Sentience: The Invention of Consciousness
The story of a quest to uncover the evolutionary history of consciousness from one of the world's leading theoretical psychologists.
We feel, therefore we are. Conscious sensations ground our sense of self. They are crucial to our idea of ourselves as psychic beings: present, existent, and mattering. But is it only humans who feel this way? Do other animals? Will future machines? Weaving together intellectual adventure and cutting-edge science, Nicholas Humphrey describes in Sentience his quest for answers: from his discovery of blindsight in monkeys and his pioneering work on social intelligence to breakthroughs in the philosophy of mind.
The goal is to solve the hard problem: to explain the wondrous, eerie fact of “phenomenal consciousness”—the redness of a poppy, the sweetness of honey, the pain of a bee sting. What does this magical dimension of experience amount to? What is it for? And why has it evolved? Humphrey presents here his new solution. He proposes that phenomenal consciousness, far from being primitive, is a relatively late and sophisticated evolutionary development. The implications for the existence of sentience in nonhuman animals are startling and provocative.
Praise for Sentience: The Invention of Consciousness
Included in Lit Hub’s Most Anticipated Books of 2023
"The history of science has alwyas relied on hard lines and clear categories, and for a long time one of the hardest of those lines was that between sentience and non-sentience. But as theoretical psychologist Nicholas Humphrey explores in Sentience, that line may not be as clear as initially thought, as discoveries in machine-learning, neurobiology, and animal consciousness raise more questions than they answer."
— Lit Hub
"Wonderfully approachable . . . with a writing style somewhere between a deep conversation and a thought process. I particularly loved Humphrey's description of his heading off to Elba to investigate the paranormal claims of the eccentric Hugh Sartorius Whitaker and his experiences with Dian Fossey (not always pleasant) when visiting to study the 'natural psychologist' ability of gorillas. . . . Reading this book was a real pleasure."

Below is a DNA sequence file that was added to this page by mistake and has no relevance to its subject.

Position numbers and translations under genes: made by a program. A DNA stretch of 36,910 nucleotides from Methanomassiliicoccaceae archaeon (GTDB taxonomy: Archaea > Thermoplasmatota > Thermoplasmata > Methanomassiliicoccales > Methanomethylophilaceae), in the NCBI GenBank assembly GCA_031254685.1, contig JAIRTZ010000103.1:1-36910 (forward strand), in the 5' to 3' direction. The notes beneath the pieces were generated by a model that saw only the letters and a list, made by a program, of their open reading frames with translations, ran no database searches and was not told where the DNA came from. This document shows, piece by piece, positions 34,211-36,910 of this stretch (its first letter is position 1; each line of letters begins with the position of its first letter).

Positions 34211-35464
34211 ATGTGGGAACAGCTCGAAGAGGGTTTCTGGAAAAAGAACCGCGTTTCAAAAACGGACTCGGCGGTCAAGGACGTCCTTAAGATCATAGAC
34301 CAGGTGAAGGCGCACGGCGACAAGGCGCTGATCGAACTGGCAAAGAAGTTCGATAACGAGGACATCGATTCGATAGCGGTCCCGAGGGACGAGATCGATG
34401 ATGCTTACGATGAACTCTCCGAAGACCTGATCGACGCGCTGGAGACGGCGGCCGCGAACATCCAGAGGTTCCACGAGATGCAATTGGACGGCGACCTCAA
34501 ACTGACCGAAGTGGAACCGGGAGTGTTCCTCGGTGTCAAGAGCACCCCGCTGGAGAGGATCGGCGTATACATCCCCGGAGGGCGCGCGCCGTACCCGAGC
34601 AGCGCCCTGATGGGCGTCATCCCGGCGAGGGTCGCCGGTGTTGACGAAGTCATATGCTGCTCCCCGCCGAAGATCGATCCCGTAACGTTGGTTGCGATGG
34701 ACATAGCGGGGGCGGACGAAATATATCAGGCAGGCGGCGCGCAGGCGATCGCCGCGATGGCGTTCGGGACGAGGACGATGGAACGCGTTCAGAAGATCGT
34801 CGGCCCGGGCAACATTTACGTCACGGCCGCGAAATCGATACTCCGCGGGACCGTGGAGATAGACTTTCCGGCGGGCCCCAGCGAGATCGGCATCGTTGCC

— Brian Clegg, Popular Science (UK)
“A stimulating exercise in experiment and speculation. . . [a] fascinating premise. . . . Complex and sometimes counterintuitive concepts rendered with admirable skill.”
— Kirkus Reviews
"Nicholas Humphrey’s Beautiful Theory of Mind. . . . In his new book, Sentience, a neuropsychologist argues that consciousness evolved to make us feel that life is worth living."
—The New Yorker
"Sentience is full of provocative ideas, as well as lively anecdotes from decades of pondering these issues. Humphrey’s thesis offers a great deal to think about....[H]is book earns its place...and is a valiant reminder of how much there still is to understand."
— New Scientist
“bold, brilliant, honest … [Humphreys’] directness and philosophical sophistication are unusual in the crowded and noisy neuroscientific marketplace … [An] important contribution to the debate. All future writers on consciousness will need to take Humphrey’s speculations seriously. It is no less significant because it’s written breezily and accessibly. I know of no better survey of the big questions in discussions about consciousness.”
— The Fortean Times